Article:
The first clue was a yellowish, irregular bit of skin on the patient’s left upper eyelid. There was also a “soft bumpy” swelling, three inches long, on her right hand below the index finger. Neither symptom was definitive on its own. But the “leather-like spot” on the eyelid was suggestive of xanthelasma, a deposit of cholesterol beneath the skin. The swelling on the hand, meanwhile, looked like it might be a subcutaneous lipoma, a fatty lump between the skin and muscle tissue. The two together, thought Dr. Jan Dequeker and colleagues at University Hospitals in Leuven, Belgium, were commonly found in middle-aged or older people with hyperlipidemia—a major risk factor for heart disease. This patient, however, was just 24 years old.
A simple blood test would have confirmed the diagnosis. But that was impossible at this point. You see, Dequeker and his colleagues weren’t examining the young woman in person, they were looking at a 500-year-old picture of her.
That said, the image was extraordinarily precise. It was rendered by none other than Leonardo da Vinci.
The time-travel detection of illness in Lisa Gherardini of Florence, Italy—the woman now known the world over as the Mona Lisa—is part of a fascinating offshoot of medical archeology that combines the art of diagnosis with the diagnosis of art.
Professors at top medical schools have long used the approach to teach the essential craft of patient observation to medical students, as the Wall Street Journal’s Amy Dockser Marcus reported several years ago.
Professor Hermann Haller, a Yale-trained physician who directs the department of nephrology and hypertension at Germany’s Hannover Medical School, is among them, as he wrote in an illuminating blog post last summer. Haller, for instance, points out a figure who may well be suffering from neurosyphilis—an infection of the nervous system (the brain and spinal cord) common to people with chronic or untreated syphilis—in the Renaissance painting, “The Allegory of Love” (a.k.a. “An Allegory with Venus and Cupid”), by Agnolo Bronzino. Here, amid the celebration of amorous engagement, Haller shows us, is a reminder of the ravages of a venereal disease that was widespread in the 16th century.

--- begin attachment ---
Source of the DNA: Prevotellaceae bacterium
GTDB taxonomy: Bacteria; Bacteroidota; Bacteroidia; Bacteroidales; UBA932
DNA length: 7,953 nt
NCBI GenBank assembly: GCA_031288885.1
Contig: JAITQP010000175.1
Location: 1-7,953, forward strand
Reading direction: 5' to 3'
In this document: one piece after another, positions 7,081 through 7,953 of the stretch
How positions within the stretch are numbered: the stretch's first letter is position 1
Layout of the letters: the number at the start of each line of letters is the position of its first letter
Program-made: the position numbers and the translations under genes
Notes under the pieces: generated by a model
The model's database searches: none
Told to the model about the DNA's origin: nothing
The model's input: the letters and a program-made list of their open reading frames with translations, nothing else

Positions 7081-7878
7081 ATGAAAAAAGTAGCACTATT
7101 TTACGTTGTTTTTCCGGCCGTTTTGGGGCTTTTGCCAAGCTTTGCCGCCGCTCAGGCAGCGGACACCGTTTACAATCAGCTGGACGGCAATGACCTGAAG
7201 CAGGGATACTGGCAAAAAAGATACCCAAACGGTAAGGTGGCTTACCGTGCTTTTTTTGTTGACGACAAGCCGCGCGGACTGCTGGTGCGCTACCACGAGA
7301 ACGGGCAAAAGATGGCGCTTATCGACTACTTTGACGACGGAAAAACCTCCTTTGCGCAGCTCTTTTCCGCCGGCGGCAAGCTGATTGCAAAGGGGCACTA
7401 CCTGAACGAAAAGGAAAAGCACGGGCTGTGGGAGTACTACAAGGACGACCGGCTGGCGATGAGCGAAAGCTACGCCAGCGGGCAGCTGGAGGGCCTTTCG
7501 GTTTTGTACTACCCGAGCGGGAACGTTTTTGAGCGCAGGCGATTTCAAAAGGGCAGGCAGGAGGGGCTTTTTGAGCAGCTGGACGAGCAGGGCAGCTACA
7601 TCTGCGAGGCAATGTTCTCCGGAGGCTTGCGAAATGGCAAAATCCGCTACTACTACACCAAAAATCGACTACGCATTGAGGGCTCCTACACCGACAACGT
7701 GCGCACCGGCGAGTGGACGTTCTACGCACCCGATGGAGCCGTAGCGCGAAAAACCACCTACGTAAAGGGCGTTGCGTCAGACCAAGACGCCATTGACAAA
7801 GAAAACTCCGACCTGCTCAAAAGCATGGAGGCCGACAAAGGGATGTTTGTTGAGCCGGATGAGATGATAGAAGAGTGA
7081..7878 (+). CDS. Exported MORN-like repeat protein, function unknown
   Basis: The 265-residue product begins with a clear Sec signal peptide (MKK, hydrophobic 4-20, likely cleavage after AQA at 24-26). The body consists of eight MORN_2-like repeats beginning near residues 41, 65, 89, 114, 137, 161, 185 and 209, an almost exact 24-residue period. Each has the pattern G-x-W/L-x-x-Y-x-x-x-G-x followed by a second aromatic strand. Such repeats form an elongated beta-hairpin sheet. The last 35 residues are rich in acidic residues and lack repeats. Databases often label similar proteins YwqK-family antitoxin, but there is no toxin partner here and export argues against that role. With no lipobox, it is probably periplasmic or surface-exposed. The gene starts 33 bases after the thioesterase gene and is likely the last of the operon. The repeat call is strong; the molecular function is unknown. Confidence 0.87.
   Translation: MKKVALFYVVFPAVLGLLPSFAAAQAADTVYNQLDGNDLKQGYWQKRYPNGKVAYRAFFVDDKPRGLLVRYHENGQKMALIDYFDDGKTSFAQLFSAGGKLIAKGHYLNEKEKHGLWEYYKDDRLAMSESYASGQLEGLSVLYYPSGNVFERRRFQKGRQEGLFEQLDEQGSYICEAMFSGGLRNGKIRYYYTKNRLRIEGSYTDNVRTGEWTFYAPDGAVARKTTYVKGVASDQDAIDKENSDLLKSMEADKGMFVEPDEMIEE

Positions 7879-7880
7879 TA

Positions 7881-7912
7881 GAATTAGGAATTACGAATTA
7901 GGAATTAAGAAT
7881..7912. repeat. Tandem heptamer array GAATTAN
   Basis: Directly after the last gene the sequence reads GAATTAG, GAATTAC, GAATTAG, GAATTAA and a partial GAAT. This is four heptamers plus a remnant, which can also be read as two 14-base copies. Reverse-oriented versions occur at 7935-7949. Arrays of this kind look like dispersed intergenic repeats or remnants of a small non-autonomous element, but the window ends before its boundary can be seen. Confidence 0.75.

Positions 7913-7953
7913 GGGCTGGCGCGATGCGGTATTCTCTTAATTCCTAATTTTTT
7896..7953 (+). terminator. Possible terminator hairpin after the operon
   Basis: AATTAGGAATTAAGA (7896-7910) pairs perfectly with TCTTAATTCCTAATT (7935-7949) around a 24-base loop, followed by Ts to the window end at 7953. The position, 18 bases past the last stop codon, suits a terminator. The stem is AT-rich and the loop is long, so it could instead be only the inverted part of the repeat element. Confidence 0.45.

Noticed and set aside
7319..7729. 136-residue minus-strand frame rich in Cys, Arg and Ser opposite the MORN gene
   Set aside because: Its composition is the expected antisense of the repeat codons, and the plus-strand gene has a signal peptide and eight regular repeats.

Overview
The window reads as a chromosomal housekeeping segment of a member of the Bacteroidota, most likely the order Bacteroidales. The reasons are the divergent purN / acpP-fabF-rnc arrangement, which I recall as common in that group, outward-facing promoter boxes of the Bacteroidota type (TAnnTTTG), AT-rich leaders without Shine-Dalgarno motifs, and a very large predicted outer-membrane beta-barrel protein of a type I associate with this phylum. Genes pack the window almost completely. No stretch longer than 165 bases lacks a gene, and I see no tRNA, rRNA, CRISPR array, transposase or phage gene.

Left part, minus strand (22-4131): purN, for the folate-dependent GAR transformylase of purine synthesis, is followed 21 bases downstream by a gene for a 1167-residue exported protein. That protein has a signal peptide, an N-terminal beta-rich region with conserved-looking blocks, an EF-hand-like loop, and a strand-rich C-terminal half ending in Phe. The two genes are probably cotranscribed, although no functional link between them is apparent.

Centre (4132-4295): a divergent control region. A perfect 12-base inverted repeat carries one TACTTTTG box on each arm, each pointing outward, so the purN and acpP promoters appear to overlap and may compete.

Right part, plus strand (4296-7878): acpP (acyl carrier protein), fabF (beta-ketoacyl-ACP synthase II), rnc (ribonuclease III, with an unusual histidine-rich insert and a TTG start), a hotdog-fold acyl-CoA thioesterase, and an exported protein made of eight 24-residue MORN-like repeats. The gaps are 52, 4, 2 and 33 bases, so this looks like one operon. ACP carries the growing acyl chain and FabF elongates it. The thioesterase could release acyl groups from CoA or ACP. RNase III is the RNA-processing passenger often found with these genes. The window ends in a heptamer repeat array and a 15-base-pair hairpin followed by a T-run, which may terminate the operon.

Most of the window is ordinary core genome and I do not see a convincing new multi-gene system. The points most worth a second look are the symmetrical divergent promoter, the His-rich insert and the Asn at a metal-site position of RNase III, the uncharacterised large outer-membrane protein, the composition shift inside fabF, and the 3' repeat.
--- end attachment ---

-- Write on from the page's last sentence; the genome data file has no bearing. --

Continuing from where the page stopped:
By “diagnosing the canvas,” modern-day sleuths have concluded that Rembrandt van Rijn may have suffered from an endocrine disorder—or perhaps from stereoblindness (an inability to see in three dimensions), as a pair of Harvard neuroscientists suggested in 2004.
Why would they surmise such a thing of one of the greatest painters in history? Well, in 23 of Rembrandt’s 24 painted self-portraits, the scientists explain, “the eye on the right side of the painting tends to look straight ahead and the other eye deviates outward.” Such a misalignment would suggest the artist had a unilateral strabismus, a deviating eye.
Or consider Andrew Wyeth’s famous 1948 painting, “Christina’s World,” in the collection of New York City’s Museum of Modern Art. The subject—a young woman in a pink dress lying in a grassy Maine field, her right arm bent awkwardly behind her—was Wyeth’s neighbor and frequent inspiration, Anna Christina Olson, who was thought by many at the time to have polio. But, says Christopher Wanjek at Live Science, when Marc Patterson, a pediatric neurologist at the Mayo Clinic, looked at the same painted figure, a different and rarer diagnosis popped to mind: Charcot-Marie-Tooth disease.